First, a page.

Development of Multifunctional Nanomedicine Platforms for Advanced Cancer Treatment


Student thesis: Doctoral Thesis

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Award date30 Aug 2018


Nanomedicine has emerged as an innovative and promising approach to overcome the disadvantages of conventional cancer therapies, such as poor solubility in aqueous solution, fast metabolism of anti-cancer drugs, low tumor targeting property, derived multidrug-resistance problem, and so on. In addition, nanomedicine can provide a platform for the combination of multiple therapeutic modalities to enhance the treatment efficacy. This thesis describes a series of multifunctional nanomedicine platforms for advanced cancer therapy. The design, preparation, characterization, spectroscopic and photophysical properties of these systems, as well as their in vitro and in vivo behaviors are reported.

Chapter 1 describes a landscape of cancer nanomedicine, in regard to its historical development, properties and categories. It focuses on introducing two kinds of photo-based therapeutic modalities involved in my work, photodynamic therapy (PDT) and photothermal therapy (PTT), which hold great potential for cancer treatment in recent years. The contents include the basic principles of each therapy, examples of phototherapeutic agents, and their application in combination therapy. Moreover, the recent progress on nanomedicine for combined phototherapy and chemotherapy is reviewed.

Combined chemo-PDT has received considerable attention as a promising way to treat cancer. Chapter 2 focuses on a series of polymeric micelles encapsulating different ratios of doxorubicin (DOX) and zinc(II) phthalocyanine (ZnPc) for dual chemo-PDT. The amphiphilic block copolymers consist of methoxypolyethylene glycol (PEG) and poly(β-benzyl-L-aspartate) (PBLA), in which DOX and ZnPc were conjugated to the aspartate side chain through an acid-labile hydrazone linker and a redox-responsive disulfide linker, respectively. Upon cleavage of the sensitive linkers and the release of drugs at tumor sites, the therapeutic effect of the drugs could be restored. The synthesis, characterization, photophysical properties, and cleavage kinetics of these polymeric prodrug micelles are reported. The cellular uptake, intracellular ROS generation, dark- and photo-cytotoxicity of these prodrug micelles are examined on human hepatocellular carcinoma HepG2 cells. The cell death pathway and in vivo biodistribution of the most promising micelles are also reported therein.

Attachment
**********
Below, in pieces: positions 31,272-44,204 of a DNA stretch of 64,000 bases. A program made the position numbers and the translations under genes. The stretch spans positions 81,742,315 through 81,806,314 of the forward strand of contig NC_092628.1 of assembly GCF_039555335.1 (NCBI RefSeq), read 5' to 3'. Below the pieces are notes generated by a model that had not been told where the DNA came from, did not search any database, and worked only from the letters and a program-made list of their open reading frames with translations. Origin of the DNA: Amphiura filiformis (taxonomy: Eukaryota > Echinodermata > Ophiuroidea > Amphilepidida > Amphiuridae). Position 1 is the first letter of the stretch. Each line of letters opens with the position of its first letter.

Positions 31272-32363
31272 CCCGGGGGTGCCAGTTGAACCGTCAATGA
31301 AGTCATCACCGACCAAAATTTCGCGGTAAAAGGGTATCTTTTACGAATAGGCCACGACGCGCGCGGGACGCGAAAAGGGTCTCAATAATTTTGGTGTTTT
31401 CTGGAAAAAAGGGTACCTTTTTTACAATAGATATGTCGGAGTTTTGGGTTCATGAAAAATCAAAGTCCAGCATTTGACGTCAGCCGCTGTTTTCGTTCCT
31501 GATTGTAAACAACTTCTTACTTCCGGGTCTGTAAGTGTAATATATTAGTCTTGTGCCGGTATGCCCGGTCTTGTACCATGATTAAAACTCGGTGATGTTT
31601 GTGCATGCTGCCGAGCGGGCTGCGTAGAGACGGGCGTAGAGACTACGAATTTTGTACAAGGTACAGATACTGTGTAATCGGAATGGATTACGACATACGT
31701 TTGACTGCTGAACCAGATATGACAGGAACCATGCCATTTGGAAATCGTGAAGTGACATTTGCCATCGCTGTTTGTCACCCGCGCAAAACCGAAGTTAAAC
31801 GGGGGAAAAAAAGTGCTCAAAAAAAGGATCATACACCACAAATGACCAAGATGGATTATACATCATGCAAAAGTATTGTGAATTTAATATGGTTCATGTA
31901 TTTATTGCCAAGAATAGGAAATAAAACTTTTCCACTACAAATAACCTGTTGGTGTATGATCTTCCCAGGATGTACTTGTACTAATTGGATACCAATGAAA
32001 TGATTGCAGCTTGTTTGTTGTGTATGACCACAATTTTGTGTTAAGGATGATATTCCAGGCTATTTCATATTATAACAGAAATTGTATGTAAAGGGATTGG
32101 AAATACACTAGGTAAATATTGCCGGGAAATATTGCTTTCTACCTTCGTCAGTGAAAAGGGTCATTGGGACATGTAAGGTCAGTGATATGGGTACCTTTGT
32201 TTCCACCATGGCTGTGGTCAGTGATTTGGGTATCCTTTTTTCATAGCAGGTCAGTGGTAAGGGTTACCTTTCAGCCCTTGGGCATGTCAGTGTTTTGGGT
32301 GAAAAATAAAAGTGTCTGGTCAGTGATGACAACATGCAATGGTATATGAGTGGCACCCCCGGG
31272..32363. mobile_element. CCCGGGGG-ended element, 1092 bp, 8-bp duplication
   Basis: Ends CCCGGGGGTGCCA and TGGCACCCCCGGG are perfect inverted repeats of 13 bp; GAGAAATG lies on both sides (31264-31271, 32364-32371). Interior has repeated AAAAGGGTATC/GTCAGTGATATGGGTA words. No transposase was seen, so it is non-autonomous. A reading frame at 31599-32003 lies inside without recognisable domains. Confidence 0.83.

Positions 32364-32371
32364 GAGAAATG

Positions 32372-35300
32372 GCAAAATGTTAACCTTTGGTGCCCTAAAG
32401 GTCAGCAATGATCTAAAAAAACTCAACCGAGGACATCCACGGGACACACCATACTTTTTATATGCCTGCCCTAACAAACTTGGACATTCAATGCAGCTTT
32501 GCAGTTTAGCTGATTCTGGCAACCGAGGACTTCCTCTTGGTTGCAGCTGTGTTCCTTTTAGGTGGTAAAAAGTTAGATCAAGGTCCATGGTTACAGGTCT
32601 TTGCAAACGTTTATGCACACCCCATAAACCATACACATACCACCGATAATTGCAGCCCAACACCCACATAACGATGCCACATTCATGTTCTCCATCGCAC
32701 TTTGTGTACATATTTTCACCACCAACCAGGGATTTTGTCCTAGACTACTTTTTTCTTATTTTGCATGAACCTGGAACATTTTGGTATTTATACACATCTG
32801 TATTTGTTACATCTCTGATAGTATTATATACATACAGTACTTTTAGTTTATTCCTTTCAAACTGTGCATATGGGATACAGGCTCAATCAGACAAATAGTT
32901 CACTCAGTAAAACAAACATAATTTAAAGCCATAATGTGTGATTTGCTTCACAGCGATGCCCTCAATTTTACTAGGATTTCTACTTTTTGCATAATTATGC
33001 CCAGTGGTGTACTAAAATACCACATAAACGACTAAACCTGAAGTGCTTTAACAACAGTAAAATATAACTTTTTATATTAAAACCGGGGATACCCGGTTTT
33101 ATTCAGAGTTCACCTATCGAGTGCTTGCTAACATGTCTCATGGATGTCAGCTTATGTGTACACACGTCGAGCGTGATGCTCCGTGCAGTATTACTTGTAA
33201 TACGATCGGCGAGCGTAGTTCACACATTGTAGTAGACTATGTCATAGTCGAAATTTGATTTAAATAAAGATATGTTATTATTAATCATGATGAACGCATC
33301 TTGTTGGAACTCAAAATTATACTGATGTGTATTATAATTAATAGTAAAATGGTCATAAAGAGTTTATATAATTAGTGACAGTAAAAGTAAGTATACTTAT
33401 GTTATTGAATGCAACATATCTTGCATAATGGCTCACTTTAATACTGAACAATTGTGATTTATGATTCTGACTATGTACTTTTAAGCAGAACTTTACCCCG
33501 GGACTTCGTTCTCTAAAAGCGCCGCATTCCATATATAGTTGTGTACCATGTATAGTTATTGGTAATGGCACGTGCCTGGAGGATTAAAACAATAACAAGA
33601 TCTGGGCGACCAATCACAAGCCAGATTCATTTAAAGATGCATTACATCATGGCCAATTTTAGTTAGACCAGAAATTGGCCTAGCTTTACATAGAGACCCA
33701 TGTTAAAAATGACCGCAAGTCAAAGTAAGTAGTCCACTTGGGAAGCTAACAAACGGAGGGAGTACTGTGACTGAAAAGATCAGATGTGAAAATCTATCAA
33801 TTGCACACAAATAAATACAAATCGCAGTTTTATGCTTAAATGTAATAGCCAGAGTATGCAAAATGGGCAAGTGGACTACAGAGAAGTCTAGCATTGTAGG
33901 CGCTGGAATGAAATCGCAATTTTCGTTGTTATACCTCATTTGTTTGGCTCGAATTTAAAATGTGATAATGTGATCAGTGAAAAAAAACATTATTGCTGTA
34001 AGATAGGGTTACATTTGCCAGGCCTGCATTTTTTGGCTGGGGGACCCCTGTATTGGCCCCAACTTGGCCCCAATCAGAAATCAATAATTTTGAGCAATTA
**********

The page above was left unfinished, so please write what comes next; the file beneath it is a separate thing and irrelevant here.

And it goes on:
DOX resistance is a major challenge for the chemotherapy against hepatocellular carcinoma. Chemo-PDT has been recognized as a promising strategy to conquer the drug resistance based on different mechanisms. As an extension of the study in Chapter 2, Chapter 3 applies the pH- and redox-responsive prodrug micelles, which have the similar chemical structure and function as the micelles described above, for combating DOX-resistant human hepatocellular carcinoma (R-HepG2) cells. The synergistic therapeutic effect on R-HepG2 cells induced by chemo-PDT has been investigated and discussed in this chapter.

PTT of cancer has attracted much attention because of its high inherent specificity and low invasive burden. One of the prerequisites for successful PTT is the targeting property of the PTT agents to the cancer tissues. Meanwhile, the PTT agents should exhibit good biodegradability, long-term safety, and photothermal stability. Chapter 4 reports a kind of biodegradable tumor-targeting hybrid poly (lactic-co-glycolic acid) (PLGA) nanoparticles encapsulating ZnPc as PTT agents for targeted treatment of cancers overexpressing cluster determinant 44 (CD44) receptors. The aggregation of ZnPc in the PLGA core resulted in a large red-shift of Q-band absorbance to 832 nm, leading to the significant PTT effect upon irradiation by a 808 nm NIR laser. The photothermal conversion is evaluated in solution study and the PTT-induced cell death has also been investigated on human colorectal adenocarcinoma HT29 cells and human lung carcinoma A549 cells.

To further integrate multiple cancer therapeutic modalities, a triple-collaborative theranostic nanosystem based on mesoporous silica-coated gold nanorod (GNRs@mSiO2) has been designed and prepared. Gold nanorods are used as PTT agents and mesoporous silica shell is used to incorporate photosensitizers (ZnPc) and epidermal-growth-factor receptors inhibitors (Erlotinib). The mesoporous silica shell is further modified with hyaluronic acid (HA) to enhance the targeting effect to the cancer cells overexpressing CD44 receptors. Due to the co-localization of therapeutic agents in a single nanoplatform, the synergy induced by PTT, PDT and erlotinib can be achieved. The results of this work are reported in Chapter 5.

The thesis is concluded with a brief summary of the aforementioned studies in Chapter 6 along with a future prospective of the multifunctional nanomedicine.

1H and 13C {1H} nuclear magnetic resonance (NMR) spectra and electrospray ionization (ESI) mass spectra of all the new compounds and polymers are included in the Appendix.